BOSTON, April 20 (UPI) -- Universal healthcare coverage may reduce numerous types of health disparities in the general population, officials of a U.S. non-profit group said.
J. Michael McWilliams and colleagues at Harvard University in Boston reviewed health data from more than 6,000 people ages 40-85 with diabetes, high-blood pressure and high cholesterol.
The study, published in the Annals of Internal Medicine, found that while overall improvements have been made in controlling the diseases, racial, ethnic and socioeconomic differences have remained the same or in some cases worsened in the pre-Medicare population.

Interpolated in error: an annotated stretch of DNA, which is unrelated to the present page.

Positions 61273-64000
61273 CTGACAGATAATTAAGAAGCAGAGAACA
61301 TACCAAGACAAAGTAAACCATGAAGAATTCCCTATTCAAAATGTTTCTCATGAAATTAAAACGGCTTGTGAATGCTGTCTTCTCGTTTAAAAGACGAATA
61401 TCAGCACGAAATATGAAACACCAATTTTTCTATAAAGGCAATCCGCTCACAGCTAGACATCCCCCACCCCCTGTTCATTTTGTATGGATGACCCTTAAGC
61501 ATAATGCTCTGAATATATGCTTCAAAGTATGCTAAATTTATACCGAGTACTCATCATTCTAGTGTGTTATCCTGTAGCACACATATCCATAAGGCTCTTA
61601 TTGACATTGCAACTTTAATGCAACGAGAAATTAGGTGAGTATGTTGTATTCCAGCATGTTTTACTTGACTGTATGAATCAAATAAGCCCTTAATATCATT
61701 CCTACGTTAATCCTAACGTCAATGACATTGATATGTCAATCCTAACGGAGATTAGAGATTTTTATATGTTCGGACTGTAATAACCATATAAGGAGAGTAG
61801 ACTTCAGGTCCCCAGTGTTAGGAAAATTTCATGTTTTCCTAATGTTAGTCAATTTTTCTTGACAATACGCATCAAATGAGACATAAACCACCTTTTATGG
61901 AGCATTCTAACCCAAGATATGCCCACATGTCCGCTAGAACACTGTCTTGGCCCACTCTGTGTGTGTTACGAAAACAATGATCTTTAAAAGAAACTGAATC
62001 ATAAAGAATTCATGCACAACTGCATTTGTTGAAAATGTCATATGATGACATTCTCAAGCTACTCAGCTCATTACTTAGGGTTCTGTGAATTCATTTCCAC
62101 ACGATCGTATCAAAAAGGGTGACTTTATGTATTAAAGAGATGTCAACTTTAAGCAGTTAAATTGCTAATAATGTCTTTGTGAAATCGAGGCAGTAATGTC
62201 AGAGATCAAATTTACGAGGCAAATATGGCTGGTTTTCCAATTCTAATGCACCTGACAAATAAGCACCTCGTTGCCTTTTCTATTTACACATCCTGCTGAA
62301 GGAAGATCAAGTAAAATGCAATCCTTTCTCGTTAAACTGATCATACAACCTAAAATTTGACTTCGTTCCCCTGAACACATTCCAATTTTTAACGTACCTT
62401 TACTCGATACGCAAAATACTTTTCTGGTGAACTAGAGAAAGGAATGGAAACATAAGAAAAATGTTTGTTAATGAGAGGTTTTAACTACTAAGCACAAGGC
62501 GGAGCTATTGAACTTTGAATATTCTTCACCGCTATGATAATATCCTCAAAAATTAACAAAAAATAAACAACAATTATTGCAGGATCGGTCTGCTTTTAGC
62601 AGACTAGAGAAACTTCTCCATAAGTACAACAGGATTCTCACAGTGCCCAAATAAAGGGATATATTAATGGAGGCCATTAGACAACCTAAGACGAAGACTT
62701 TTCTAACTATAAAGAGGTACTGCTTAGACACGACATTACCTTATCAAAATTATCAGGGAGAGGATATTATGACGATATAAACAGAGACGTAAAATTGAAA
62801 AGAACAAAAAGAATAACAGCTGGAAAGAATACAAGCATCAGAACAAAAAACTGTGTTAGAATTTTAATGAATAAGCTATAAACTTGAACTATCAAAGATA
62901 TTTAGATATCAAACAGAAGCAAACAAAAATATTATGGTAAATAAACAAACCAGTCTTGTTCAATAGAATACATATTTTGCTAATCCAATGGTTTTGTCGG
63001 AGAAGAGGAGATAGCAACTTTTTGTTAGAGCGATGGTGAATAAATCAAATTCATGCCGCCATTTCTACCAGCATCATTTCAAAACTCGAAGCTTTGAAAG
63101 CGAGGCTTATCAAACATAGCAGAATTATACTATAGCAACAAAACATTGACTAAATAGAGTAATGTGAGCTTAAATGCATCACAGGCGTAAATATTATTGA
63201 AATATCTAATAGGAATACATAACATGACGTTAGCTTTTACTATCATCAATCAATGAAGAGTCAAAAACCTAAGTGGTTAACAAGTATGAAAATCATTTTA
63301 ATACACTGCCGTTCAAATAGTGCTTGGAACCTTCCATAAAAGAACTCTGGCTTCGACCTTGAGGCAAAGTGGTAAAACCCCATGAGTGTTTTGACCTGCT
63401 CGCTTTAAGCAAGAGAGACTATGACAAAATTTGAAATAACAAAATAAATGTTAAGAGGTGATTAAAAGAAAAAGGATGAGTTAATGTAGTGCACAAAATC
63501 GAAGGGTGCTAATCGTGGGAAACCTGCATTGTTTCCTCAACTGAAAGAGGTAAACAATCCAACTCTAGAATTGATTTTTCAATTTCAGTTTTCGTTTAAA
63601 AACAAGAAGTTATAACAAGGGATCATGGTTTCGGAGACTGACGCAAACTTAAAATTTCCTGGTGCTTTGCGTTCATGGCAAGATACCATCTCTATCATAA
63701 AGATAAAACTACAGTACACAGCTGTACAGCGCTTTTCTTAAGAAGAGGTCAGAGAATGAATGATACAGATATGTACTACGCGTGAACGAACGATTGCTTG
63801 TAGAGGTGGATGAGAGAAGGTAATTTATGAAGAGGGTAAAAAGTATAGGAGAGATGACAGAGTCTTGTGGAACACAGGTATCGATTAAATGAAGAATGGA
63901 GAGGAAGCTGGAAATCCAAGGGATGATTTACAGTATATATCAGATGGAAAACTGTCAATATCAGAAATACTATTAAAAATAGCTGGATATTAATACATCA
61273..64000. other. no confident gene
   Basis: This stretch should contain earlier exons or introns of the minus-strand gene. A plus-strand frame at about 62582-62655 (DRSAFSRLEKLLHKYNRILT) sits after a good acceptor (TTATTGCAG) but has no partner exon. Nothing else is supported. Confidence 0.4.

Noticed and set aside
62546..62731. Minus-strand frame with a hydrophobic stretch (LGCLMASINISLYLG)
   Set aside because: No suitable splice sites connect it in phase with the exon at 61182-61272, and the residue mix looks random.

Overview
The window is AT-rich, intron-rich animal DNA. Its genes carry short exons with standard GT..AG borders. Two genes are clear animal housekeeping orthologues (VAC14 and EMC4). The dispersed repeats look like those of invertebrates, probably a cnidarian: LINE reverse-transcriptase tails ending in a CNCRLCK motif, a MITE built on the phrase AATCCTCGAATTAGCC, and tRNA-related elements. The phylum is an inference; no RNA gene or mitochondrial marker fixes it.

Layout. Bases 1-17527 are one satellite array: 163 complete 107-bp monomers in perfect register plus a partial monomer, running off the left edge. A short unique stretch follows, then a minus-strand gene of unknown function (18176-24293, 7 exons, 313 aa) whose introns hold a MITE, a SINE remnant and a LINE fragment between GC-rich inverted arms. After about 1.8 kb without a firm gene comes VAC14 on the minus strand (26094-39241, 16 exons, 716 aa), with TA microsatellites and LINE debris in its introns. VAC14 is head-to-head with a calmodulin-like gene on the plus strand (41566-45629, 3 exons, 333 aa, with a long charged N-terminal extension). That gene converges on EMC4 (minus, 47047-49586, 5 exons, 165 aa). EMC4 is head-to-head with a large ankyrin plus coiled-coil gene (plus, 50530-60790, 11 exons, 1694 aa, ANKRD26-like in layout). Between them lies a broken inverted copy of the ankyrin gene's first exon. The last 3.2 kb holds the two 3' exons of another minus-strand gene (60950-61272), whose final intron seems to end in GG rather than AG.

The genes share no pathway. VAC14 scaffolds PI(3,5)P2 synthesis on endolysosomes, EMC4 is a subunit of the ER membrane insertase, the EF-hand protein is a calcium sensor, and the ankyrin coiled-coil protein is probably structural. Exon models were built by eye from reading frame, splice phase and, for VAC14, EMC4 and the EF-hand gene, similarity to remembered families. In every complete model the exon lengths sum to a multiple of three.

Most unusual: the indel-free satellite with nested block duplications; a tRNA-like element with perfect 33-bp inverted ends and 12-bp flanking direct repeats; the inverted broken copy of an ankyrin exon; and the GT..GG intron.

However, at age 65 when people become eligible for healthcare coverage under the Medicare program, differences in health by race, ethnicity and socioeconomic status were reduced significantly.
The study said:
-- For systolic blood pressure, racial disparities decreased by 60 percent.
-- For blood sugar levels with diabetes, educational disparities decreased by 83 percent, while racial and ethnic disparities fell by 78 percent.
-- For total cholesterol levels, educational disparities disappeared altogether.